Curtin Public Policy Forum
It is with respect and gratitude that I acknowledge that we sit today on the lands of the Whadjuk Noongar Peoples.
My people are the Gangulu from the Dawson Valley in Central Queensland. On behalf of my Elders I also pay tribute to your Elders, both past and present, for their continued struggle for their country and their culture.
Thank you for the invitation to speak with you today. The Curtin Public Policy Forum always seems to draw varied and interesting speakers so I hope my presentation today will continue this tradition.
What I want to talk about with you today is the crisis we face in Aboriginal and Torres Strait Islander incarceration. More to the point, I want to show how justice reinvestment can be an important tool in dealing with this crisis in Western Australia.
But firstly, let me start by giving you a brief outline of this position that I currently occupy, the Aboriginal and Torres Strait Social Justice Commissioner, and a snapshot of my agenda.
2013 marks the 20th year since this position came into being as a result of the Native Title Act, the Royal Commission into Aboriginal Deaths in Custody and a Human Rights & Equal Opportunity Commission Inquiry into Racial Hatred.
Professor Mick Dodson was the first followed by Dr Bill Jonas, Dr Tom Calma and Ms Zita Antonios. When I first started in this position I was asked if any of these previous Commissioners had left any words of advice. I tell them ‘no’ but they all left really big shoes to fill. So it is with some trepidation and a big dose of humility that I began my work knowing that the bar has been set fairly high. What was going to be my agenda, my plan for these five years?
To begin with I have some statutory duties. I’m required to provide to the Australian Parliament in the annual Social Justice Report and I also provide a report on Native Title. I’m also required to:
- review the impact of laws and policies with regard to Aboriginal and Torres Strait Islander peoples
- promote an Indigenous perspective on issues and
- monitor the enjoyment and exercise of human rights of Aboriginal and Torres Strait Islander Australians
But in a real sense, I’m handed these general directions and it’s up to me to sort out my priorities in terms of how I do what the legislation requires of me.
As Social Justice Commissioner I have only six staff, so I quickly realised that it would be unrealistic to pick even one of the myriad of challenges facing Aboriginal and Torres Strait Islander peoples - housing, health, education to name a few and expect to fix it by January 2015.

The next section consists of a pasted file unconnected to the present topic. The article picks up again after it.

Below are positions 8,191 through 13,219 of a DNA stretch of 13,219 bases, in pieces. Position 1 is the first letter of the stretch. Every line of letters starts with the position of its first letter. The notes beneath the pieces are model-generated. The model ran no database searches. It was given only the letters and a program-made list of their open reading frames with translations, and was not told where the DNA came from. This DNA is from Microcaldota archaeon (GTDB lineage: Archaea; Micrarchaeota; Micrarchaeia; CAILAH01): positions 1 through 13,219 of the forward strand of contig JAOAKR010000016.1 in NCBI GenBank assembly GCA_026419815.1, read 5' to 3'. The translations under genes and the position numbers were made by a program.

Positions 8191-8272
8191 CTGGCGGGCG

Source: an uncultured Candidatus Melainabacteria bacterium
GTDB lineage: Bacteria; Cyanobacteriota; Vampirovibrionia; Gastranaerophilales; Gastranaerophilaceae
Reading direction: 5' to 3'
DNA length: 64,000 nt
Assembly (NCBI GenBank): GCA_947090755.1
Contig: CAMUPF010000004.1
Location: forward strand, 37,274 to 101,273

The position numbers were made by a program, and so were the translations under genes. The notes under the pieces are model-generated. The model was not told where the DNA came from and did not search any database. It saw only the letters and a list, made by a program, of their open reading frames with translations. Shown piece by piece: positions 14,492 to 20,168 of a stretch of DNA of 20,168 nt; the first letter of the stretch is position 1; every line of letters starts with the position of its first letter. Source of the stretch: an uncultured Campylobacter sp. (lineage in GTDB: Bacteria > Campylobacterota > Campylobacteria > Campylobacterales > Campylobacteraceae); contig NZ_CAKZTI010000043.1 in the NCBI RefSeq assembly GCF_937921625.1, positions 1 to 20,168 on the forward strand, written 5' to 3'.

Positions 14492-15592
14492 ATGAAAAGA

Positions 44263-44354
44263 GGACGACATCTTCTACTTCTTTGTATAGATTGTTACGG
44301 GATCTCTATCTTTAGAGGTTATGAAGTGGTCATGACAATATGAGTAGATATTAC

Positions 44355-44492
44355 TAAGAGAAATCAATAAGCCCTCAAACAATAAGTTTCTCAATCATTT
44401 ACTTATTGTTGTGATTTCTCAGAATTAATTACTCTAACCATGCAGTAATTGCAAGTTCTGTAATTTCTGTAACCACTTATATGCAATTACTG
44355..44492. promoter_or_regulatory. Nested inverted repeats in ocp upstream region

I believe that fixing these issues will require the intergenerational commitment of the whole nation.
After listening and accepting the reality of the limitations of this position compared to the enormity of the task confronting us at the centre of my priorities is the belief that we need to firstly develop stronger and deeper relationships between Aboriginal and Torres Strait Islander peoples and the rest of the Australia.
Secondly, we need to develop stronger and deeper relationships between Aboriginal and Torres Strait Islander peoples and all levels of government.
And, perhaps even more importantly, we need to develop stronger and deeper relationships between ourselves as Aboriginal and Torres Strait Islander peoples
Relationships are built on understanding, dialogue, tolerance, acceptance, respect, trust and reciprocated affection.
Relationships are destroyed by misunderstanding, intolerance, and a lack of acceptance, a lack of dialogue, mistrust and a lack of respect.
Part of my commitment to building relationships is achieving constitutional recognition for Aboriginal and Torres Strait Islander people and the implementation of the Declaration on the Rights of Indigenous Peoples.
I am very realistic about the challenges but if something is difficult, it does not mean we should abandon it. On the contrary, I believe the bigger the challenge, the bigger the gain. Many of the issues facing Aboriginal and Torres Strait Islander communities have been put on the too hard pile but none more so than the over representation of our people in the criminal justice system.
With this in mind, let me return to the question that I framed for the topic of today’s speech: Will justice reinvestment solve Western Australia’s crisis in Aboriginal incarceration?
Firstly, it is undeniable that the over representation of Aboriginal and Torres Strait Islander people in the criminal justice system is one of the most urgent human rights issues facing Australia.
And Western Australia is the epicentre of this crisis with some of the worst rates of imprisonment in the country. Aboriginal adults are 20 times more likely to be imprisoned than non-Indigenous adults. Aboriginal and Torres Strait Islander make up 42% of the WA adult prison population and 70% of the juvenile detention population.
But let’s look at it another way. The United States ranks number one when it comes to imprisoning people and has a rate of 760 people in prison per 100 000. Australia does comparatively well, ranked 104th with 169 people imprisoned per 100 000. However, if Australia is judged on its Aboriginal and Torres Strait Islander imprisonment rate, it is a disturbing story. The rate of imprisonment for Aboriginal prisoners in WA is around 3 389 per 100 000, almost 4 1/2 times the United States rate.